Friday, September 29, 2006

Fair and balanced means having the last word, according to Fox News

This absolutely infuriating video clip encompasses the American conservative approach to "fair and balanced" argument, i.e the assertion that any challenge is incorrect because they, the right, are, erm, right, whereas any opposition to their opinion is based on ignorance.

Note here that the presenter's responses - themselves irresponsible coming from a 'journalist' - contain no actual argument, but instead aim always to have the last say, that last say being an essential dismissal of the opposing argument.

"Fair and balanced"? Well, not really. When an interview such as this is conducted, it is itself a response to that which it is addressing. This means that Senator Boxor's comments are the balance. They are a response, the voicing of the other side of the opinion about the success of the war in Iraq. Jane Skinner's response serves to bring the argument swinging back over to the right, in an aggressive attempt to close the argument in a way which undermines Boxer's comments. A "thank you, Senator, but viewers - please remember that her comments are worth overshadowing with my own" if ever I heard one. Let's not forget that closing arguments are often the most poignant and will stick in the heads of the viewer.

I've laboured this metaphor repeatedly to my friends, that journalists should be like butlers - they should deliver the news and be pretty much unnoticed. No attention to the self, no personal opinions. The BBC achieves this pretty well, as does, to a large extent, CNN. Whereas a year ago I would have taken with a pinch of salt any assertion that Fox News is a skillfully veiled propaganda machine, over the past months I am certain of it.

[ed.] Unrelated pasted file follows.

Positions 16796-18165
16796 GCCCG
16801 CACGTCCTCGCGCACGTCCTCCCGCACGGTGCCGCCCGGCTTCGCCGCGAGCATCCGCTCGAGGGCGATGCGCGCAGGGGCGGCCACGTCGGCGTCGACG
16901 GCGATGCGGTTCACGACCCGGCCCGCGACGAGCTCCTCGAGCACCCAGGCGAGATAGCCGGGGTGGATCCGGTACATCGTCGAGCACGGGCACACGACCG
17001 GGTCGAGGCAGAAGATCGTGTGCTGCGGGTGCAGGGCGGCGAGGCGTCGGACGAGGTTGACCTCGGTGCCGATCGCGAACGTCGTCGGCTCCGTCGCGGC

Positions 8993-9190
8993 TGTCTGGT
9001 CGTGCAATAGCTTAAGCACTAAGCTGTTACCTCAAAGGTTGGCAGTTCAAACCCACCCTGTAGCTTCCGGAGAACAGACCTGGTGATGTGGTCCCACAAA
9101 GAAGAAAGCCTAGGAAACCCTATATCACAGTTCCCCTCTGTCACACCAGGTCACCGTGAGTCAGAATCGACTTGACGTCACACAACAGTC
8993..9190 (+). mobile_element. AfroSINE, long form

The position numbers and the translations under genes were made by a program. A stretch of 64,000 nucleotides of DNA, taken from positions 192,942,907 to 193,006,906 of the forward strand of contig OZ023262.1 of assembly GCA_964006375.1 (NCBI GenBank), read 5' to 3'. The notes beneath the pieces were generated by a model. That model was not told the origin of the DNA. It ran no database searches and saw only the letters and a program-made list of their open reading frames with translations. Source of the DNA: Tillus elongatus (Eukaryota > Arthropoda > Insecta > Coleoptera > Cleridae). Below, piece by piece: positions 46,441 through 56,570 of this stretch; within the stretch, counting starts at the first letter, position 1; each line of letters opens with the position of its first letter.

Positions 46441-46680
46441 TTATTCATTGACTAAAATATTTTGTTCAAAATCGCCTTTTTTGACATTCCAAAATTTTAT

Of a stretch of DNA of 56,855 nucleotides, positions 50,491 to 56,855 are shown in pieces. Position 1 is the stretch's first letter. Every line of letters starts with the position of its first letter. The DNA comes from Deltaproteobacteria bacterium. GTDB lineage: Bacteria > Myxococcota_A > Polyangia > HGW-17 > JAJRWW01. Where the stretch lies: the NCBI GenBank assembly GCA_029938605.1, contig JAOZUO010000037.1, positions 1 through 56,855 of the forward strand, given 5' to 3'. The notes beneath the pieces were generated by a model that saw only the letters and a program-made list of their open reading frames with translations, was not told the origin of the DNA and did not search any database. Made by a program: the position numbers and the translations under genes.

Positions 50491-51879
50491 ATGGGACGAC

2 Comments:

Blogger Helena Handbasket said...

It is infuriating. As I told you by phone, I witnessed the same kind of exchange on Friday morning on CNN; Newsreader A was challenging Democratic Party Leader Howard Dean, interrupting and agressively pushing to get in the last word. What the fuck are her credentials, I wonder, Newsreader A?

12:40 am  
Anonymous FuegoDiego said...

It's true. It's about being right at all costs, and in the event your wrong, you should at least be stubborn in your conviction, because that shows courage and honor. It is literally a page out of Roger Ailes training guide for his anchors at Fox News. The other useful and successful tactic is to associate yourself with the disenfranchised by appealing to their helplessness by standing for unwinnable issues, i.e. abortion, religious influence in government and "less government" style government. This way the very people who stand to lose the most by supporting you will gladly vote for you because you are, at the very least, as disenfranchised as they are. It makes my stomach hurt to watch the poor vote for millionaire republicans because they claim some sort of brotherhood within their religious conviction. When the truth is that the poor go to church because there's no where else to turn and the Republicans go there to get votes.
But I digress. The part I find most disturbing about Fox News is that people like Howard Dean continue to grant them interviews, as if anyone watching would ever dare support him. By allowing them to torture and edit you on live television, you give them 'mainstream credentials' to do just that. It makes it somehow acceptable to be a bully-jouralist when you continue to land prize guests.

6:08 am  

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